ONCOSURGERY (CANCER CARE)
What is the Role of Surgery?
Surgery is the oldest form of cancer treatment, and for most patients, part of the curative plan includes surgery. The most important part of the consultation with the surgeon is a complete history and physical exam. Before surgical resection, diagnostic and staging studies should be performed. This helps the surgeon determine if the cancer is resectable (removable with surgery), and allows him or her to plan the surgical approach. Due to improved screening techniques, many patients have disease that is curable with surgery alone at diagnosis. In such cases, after surgery, the patient’s follow-up care includes close observation and/or radiology and lab tests.
The goals of the surgical oncologist are to remove the cancer and an area of healthy tissue surrounding it, also known as a clear margin or clear excision, in order to prevent the cancer from recurring in that area (which is called a local recurrence). Sometimes it is not possible to remove the whole tumor, and a surgery known as “debulking” may be done to remove as much of the tumor as possible and to relieve symptoms such as pain, airway obstruction, or bleeding. However, the contribution of the surgical oncologist goes beyond what is done on the day of surgery itself. As part of the multidisciplinary care team, he or she provides expert opinion about biopsy techniques, optimal image guidance, the likelihood of achieving clear margins (especially in borderline resectable cases), and what role there is, if any, for surgical management of more advanced disease.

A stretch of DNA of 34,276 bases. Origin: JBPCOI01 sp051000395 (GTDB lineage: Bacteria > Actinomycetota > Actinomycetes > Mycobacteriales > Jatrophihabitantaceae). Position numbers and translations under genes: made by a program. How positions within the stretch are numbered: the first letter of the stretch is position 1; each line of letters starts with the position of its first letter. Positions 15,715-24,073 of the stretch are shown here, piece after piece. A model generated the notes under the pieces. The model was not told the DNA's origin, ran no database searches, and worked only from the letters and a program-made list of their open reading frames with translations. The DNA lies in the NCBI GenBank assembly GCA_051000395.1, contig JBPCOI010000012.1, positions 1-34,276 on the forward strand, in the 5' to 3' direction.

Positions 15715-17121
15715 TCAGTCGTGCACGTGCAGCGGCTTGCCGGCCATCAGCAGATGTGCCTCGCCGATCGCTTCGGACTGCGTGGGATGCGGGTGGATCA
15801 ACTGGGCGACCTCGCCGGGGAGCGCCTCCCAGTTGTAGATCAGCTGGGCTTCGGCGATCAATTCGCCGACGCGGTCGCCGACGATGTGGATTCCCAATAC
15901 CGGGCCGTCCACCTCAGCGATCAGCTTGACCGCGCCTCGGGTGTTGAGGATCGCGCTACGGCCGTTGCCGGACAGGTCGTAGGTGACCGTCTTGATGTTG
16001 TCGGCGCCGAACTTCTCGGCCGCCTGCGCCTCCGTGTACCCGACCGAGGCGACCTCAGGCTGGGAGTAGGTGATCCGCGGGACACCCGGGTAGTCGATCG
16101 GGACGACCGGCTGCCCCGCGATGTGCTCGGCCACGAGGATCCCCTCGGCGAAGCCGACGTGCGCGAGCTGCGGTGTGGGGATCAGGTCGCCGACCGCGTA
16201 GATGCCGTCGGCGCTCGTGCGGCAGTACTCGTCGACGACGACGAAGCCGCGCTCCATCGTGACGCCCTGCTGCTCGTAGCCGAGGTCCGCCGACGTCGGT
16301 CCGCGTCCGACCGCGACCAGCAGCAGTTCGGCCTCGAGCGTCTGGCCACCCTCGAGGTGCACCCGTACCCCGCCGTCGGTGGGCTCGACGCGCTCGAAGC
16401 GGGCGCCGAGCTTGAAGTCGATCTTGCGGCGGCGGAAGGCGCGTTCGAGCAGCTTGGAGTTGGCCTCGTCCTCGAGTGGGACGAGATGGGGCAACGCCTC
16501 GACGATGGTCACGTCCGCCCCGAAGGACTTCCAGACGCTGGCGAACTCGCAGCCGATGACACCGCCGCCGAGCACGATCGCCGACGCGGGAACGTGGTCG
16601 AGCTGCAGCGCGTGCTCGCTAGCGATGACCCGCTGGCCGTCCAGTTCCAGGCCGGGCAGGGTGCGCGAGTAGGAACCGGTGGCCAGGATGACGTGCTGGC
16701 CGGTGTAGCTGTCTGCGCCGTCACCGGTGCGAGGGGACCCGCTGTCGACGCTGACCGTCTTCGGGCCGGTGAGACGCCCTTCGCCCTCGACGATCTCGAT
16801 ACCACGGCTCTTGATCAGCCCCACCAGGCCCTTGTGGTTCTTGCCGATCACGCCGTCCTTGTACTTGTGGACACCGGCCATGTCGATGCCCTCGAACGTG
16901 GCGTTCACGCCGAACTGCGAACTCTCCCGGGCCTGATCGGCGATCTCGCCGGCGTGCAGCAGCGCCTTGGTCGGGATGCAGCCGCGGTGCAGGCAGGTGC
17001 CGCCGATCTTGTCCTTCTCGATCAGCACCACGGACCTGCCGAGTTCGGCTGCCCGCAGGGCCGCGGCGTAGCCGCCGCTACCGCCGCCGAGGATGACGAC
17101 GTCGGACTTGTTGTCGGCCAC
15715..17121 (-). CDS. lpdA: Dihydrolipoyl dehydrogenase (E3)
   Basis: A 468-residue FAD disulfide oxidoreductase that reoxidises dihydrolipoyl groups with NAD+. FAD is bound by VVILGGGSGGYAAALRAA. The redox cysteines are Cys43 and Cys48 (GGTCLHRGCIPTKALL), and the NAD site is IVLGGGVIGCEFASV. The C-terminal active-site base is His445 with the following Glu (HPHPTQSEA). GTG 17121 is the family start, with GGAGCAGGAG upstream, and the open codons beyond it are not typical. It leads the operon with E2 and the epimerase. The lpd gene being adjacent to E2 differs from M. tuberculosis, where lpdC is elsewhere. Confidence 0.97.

TAlthough chemotherapy and radiation therapy are commonly used either pre- or post-operatively, a quality surgery is critical because it is not clear that chemotherapy or radiation can correct or compensate for an inadequate surgery. Excision of lymph nodes in the area of the tumor may be done at the time of surgery, depending on the type of cancer. The information regarding lymph node status (i.e. do they contain cancer cells or not?) can help determine prognosis as well as further treatment options. For example, if a patient has a small rectal cancer that is thought to be node-negative pre-operatively, but there is nodal involvement discovered after surgery, this finding gives a less favorable prognosis than if all the nodes had been negative. Additionally, chemotherapy and/or radiation would be recommended for node-positive disease, but with node-negative disease and an absence of other risk factors, observation alone after surgery may be recommended.
Cancer care at Sarvadnya Multispeciality Hospital has a three-point approach:
Prevention & Early detection:
Cancer screening services are offered here using the latest techniques in radiology, biopsy and surgical treatment.
Our comprehensive cancer treatments include surgery, radiation and chemotherapy
Cancer Surgery is now conducted with the help of the most advanced surgical techniques in the following areas: